"You got two former world champions fighting each other, so how can the winner not get a No. 1 spot?" Forrest said. "You got two of the best fighting each other. They didn't bill it as an elimination but there should be one. I would like to fight for a title. I don't care who it is."
Ouma dominates Powell
In the co-feature, Kassim Ouma was too experienced and too busy, giving Sechew Powell a boxing lesson as the former junior middleweight titlist won a unanimous decision in a battle of 27-year-old southpaws.
"That was the easiest fight of my career," said Ouma, who put himself in position for a major fight. "I knew it would be easy. I just wanted to get in there and be done with it. If you didn't think I looked impressive that's because I was saving myself for the big boys."
Ouma (25-2-1) started slowly but came roaring back over the final seven rounds as he handed Powell (20-1) his first loss in front of his hometown fans.
Judge Dick Flaherty surprisingly scored it 100-90, while Weisfeld had it 97-93 and Paolillo had it 96-94. ESPN.com had it 97-93 for Ouma, who won his fourth fight in a row since losing his title in an upset to Roman Karmazin 13 months ago.
"I'm very disappointed losing in my hometown," Powell said. "I didn't fight my fight. I had to stay outside and box, but he forced me inside by putting a lot of pressure on me."
Ouma's sheer volume of punches was difficult for Powell to deal with. He landed 380 of 1,043 punches (36 percent) compared to Powell's 319 of 835 (38 percent).
"He didn't know how to deal with all those punches," said DiBella, Powell's promoter. "It was a leaning fight. You had to take the shot."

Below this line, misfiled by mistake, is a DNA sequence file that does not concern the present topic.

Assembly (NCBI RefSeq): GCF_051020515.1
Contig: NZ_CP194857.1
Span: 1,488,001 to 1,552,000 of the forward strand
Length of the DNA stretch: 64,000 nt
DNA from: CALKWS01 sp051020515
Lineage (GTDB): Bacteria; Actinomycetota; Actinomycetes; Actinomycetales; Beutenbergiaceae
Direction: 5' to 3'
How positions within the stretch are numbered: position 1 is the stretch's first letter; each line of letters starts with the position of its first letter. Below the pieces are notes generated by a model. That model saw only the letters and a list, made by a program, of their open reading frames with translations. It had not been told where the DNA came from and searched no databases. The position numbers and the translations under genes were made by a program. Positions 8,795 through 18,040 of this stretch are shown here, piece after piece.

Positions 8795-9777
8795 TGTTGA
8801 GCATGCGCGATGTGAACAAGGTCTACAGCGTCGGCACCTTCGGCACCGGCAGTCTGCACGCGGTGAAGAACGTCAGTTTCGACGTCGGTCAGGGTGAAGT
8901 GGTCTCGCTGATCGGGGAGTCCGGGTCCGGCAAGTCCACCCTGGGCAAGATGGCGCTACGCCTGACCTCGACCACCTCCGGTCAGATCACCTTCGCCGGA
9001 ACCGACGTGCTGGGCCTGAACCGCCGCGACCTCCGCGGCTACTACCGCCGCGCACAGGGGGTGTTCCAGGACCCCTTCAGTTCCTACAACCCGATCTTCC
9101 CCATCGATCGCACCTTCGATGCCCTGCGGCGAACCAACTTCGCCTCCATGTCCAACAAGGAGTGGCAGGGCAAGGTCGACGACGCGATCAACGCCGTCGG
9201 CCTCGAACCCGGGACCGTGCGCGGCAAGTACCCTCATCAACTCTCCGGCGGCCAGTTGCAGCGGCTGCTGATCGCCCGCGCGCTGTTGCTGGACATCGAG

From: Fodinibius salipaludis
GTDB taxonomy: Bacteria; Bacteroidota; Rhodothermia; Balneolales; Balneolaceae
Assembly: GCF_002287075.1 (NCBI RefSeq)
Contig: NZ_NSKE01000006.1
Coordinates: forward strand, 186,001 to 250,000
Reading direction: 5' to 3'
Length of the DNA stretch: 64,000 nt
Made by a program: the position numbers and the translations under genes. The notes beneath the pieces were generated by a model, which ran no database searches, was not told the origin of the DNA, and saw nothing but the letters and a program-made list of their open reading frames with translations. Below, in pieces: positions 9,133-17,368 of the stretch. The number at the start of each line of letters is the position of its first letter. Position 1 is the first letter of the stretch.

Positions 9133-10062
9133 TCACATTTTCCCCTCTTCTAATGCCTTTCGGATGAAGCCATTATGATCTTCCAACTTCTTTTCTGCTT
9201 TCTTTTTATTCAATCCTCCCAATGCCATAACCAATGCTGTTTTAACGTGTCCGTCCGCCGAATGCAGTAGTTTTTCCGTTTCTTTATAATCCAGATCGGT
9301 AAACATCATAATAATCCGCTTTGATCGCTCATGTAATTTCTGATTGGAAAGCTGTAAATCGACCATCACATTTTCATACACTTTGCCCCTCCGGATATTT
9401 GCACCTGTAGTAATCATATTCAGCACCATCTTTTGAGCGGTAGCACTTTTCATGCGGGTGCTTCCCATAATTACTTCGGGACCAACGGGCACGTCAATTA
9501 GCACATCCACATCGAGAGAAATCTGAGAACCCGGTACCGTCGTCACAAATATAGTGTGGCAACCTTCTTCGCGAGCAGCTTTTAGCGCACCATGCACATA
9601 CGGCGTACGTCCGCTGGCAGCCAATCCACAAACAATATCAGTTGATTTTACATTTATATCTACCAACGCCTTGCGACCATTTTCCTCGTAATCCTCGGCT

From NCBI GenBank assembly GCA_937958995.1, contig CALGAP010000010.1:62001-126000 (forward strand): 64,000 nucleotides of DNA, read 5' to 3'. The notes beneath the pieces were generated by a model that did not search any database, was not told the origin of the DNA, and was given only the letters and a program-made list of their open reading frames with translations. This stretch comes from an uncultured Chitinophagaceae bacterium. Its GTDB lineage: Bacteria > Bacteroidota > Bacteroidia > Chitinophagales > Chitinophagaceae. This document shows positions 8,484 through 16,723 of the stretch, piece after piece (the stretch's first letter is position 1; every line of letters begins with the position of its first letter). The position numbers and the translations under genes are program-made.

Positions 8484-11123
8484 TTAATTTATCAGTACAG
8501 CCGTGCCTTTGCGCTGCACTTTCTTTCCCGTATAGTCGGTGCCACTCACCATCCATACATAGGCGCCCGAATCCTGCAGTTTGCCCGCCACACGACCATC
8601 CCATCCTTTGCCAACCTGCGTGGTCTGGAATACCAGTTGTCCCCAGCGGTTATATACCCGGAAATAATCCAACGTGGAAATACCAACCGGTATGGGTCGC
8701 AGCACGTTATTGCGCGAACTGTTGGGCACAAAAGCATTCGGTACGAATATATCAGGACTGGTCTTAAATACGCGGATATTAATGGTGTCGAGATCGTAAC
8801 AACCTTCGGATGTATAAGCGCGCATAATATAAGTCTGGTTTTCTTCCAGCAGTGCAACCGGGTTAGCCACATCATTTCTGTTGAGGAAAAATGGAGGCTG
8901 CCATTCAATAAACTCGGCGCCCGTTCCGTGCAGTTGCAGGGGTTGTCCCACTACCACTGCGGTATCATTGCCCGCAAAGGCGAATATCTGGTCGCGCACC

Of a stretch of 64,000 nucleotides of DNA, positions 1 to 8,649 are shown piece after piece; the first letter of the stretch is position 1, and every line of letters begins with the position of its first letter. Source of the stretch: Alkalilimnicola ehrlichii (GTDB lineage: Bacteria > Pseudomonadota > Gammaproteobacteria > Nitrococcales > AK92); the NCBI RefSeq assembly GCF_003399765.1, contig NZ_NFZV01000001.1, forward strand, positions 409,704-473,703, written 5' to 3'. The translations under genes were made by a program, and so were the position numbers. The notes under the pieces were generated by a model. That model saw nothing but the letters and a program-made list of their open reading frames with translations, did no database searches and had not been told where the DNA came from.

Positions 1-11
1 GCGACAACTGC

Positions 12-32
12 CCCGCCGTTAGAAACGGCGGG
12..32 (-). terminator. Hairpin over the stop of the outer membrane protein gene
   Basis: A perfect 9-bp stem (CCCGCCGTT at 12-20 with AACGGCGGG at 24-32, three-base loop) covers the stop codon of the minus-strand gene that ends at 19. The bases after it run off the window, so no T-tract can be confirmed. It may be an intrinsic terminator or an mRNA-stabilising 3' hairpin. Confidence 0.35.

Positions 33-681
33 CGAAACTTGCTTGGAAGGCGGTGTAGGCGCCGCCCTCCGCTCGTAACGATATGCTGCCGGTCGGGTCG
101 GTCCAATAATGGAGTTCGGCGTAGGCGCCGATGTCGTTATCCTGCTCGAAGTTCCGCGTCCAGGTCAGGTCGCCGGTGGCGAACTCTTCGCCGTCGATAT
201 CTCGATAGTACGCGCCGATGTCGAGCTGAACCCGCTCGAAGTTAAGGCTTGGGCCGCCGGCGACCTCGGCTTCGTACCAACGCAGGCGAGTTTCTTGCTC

Ouma, a former child soldier from Uganda who escaped to the United State at age 19, has often started fights slowly and this one was no different. But eventually he got his jab working and often was throwing so many that Powell could do little but cover up or retreat.
• Also on the undercard, welterweight Andre Berto (14-0, 12 KOs) continued his rapid rise as one of the best prospects in the sport with a first-round destruction of Roberto Valenzuela (37-25-2).
Berto, who came up in the U.S. amateur system but represented Haiti in the 2004 Olympics, wasted no time in attacking Valenzuela with an assortment of punches from both hands.
A flush right hand and body shot hurt Valenzuela before Berto unleashed several blows that knocked him to the ground for a knockout at 2:19.
• Super middleweight Jaidon Codrington (12-1) cruised to a six-round decision victory against Carl Daniels (49-10-1), a faded former junior middleweight titlist who lost his sixth fight in a row.
Codrington, 22, who was fighting in front of his hometown fans, was using the fight to help re-establish himself as a significant prospect. He had been on a fast rise when he was matched with another rising prospect, Allen Green, eight months ago on Showtime's "ShoBox" series.
Green violently obliterated Codrington in 17 seconds to score the knockout of the year, and Codrington's stock dropped quicker than Enron's.
Codrington returned in June to score two quick wins, but against extremely limited opposition, and despite Daniels' losing streak, he represented a big step up in competition.
Codrington, who won 60-54 on all three scorecards, controlled the action from start to finish, and scored well to the body.
Dan Rafael is the boxing writer for ESPN.com